I’ve worked with organizations that don’t have a dream, or who have lost sight of their dream. Their organizations, like my life during more challenging times, drifted and evolved without a plan.
One nonprofit leader I worked with said they felt like they were adrift in a ship. They set a goal as a team, and started sailing in that direction. Then, invariably, they drifted off course. She told me that the reasons varied. They saw a seagull and decide to chase it, or the ship started taking on water and everything stopped so everyone could bail. But the result was always the same. They never made it to their destination. After years of drifting, they had begun to wonder if they could. Suggestions of strategic planning evoked a stream of sighs. They were weary of dreaming, as Life always seemed to blow them off course.
As a consultant, I was able to help them reestablish their vision and turn the ship in the right direction. When we were done, every team member could answer the question “What is your dream?” and articulate what they needed to do in the short term to get there. The organization is now back on its financial feet and making steady progress toward its destination. More importantly, it is prepared to handle the seagulls, leaks and storms their ship faces on the way.
What’s your dream?
As a nonprofit, it is important to have a dream. It’s what will keep you moving in the right direction, instead of drifting aimlessly. It will inspire your staff and your donors and make sure your staff returns each day with passion.
For a nonprofit, your dream is generally articulated in your Vision Statement. It describes the impact you will have in the long run. What will be different in 50 years because of the work you do? Will you end homelessness? Will every child have the opportunity to play a musical instrument? Is theatre more accessible? Does every city have green space?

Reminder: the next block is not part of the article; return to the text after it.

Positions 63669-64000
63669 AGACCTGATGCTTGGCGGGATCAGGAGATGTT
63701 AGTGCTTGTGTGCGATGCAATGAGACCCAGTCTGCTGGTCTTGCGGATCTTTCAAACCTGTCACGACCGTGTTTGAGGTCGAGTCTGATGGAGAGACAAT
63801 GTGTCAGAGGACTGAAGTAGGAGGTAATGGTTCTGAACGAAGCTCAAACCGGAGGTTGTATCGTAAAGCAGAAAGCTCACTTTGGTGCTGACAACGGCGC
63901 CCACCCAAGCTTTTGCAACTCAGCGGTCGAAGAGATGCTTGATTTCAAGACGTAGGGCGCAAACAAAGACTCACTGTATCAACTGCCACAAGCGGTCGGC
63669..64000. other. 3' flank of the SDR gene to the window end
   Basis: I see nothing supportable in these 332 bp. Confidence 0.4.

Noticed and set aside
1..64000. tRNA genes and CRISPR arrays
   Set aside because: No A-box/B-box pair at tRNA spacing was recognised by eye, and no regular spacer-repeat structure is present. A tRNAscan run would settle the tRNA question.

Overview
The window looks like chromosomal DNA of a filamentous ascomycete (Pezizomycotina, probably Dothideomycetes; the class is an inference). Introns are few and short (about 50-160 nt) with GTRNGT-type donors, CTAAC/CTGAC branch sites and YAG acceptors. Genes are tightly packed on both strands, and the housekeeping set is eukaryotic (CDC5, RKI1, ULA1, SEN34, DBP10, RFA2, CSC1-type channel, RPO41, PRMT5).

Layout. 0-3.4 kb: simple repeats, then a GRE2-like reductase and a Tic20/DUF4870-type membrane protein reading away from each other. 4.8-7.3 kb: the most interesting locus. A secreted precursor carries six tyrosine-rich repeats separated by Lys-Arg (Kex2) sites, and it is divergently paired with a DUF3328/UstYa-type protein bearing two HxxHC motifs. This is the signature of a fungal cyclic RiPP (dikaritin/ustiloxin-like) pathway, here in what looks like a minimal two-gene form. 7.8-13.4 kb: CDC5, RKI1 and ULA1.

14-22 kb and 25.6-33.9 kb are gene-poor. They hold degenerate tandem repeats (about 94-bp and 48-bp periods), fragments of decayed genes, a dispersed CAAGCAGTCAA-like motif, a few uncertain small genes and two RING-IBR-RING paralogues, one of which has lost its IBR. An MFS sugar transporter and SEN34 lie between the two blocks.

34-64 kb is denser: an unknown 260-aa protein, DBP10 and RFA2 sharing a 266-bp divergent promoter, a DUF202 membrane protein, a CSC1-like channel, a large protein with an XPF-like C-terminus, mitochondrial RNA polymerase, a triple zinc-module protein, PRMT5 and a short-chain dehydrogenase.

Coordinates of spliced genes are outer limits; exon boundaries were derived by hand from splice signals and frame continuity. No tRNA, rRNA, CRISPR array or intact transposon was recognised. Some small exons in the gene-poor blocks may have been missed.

Your strategic plan and your business plan answer the follow-up questions: Now, what do you need to do to get there? And how will you keep Life from getting in your way?
Resources for Dreaming.
If you’re looking for help crafting a vision, check out my earlier blog post called Why Vision Statements are so Hard to Write (and How to Make it Easier).
You can also find some advice on the Top Nonprofits blog post called 30 Example Vision Statements.
Do you have something inspirational to share about dreaming big and setting goals? Please share!
About the Author
Heather Fitzpatrick is a management consultant who learned the consequences of failing to dream. As a result of a weekend of reflection in the quiet North Cascades, she has dusted off her list of lifetime to do list, scratched off learning to play the harp (as music was never her forte), and added travelling to Costa Rica, learning to meditate and building a blog that delivers value to readers to her to do list! If you want to help her with this last goal, please subscribe to her blog and send her some input as to what subjects you’d like her to cover!